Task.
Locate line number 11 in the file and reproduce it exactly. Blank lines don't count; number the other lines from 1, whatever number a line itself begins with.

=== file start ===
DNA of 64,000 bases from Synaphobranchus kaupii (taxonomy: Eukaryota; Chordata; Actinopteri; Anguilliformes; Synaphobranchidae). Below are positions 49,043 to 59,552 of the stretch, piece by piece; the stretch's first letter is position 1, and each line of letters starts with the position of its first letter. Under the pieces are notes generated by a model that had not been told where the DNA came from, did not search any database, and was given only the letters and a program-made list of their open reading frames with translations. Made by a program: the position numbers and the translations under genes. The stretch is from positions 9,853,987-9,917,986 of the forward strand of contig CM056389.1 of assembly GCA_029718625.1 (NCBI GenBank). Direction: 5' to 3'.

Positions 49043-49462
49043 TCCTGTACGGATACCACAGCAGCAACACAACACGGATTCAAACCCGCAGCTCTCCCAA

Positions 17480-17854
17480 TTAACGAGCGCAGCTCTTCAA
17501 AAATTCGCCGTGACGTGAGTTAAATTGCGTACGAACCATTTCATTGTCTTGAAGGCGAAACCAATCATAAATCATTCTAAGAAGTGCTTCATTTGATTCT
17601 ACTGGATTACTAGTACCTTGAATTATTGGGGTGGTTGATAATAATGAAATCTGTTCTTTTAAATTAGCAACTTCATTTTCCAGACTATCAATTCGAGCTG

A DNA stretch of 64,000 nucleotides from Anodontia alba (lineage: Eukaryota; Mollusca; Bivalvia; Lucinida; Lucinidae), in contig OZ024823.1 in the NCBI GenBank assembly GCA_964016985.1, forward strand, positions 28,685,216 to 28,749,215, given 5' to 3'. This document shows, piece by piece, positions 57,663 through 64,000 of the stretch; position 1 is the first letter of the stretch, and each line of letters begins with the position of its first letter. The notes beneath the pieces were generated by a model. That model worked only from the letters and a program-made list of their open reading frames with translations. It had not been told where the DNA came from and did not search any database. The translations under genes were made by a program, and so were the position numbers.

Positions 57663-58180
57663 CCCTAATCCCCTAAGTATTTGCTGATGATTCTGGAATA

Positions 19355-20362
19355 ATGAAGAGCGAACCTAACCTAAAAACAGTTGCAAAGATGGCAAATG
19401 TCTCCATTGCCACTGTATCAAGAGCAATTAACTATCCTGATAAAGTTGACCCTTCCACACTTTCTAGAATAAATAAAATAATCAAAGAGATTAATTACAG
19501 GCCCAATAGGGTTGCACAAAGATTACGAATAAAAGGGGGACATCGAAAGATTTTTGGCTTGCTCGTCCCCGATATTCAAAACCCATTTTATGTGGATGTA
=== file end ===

Positions 19355-20362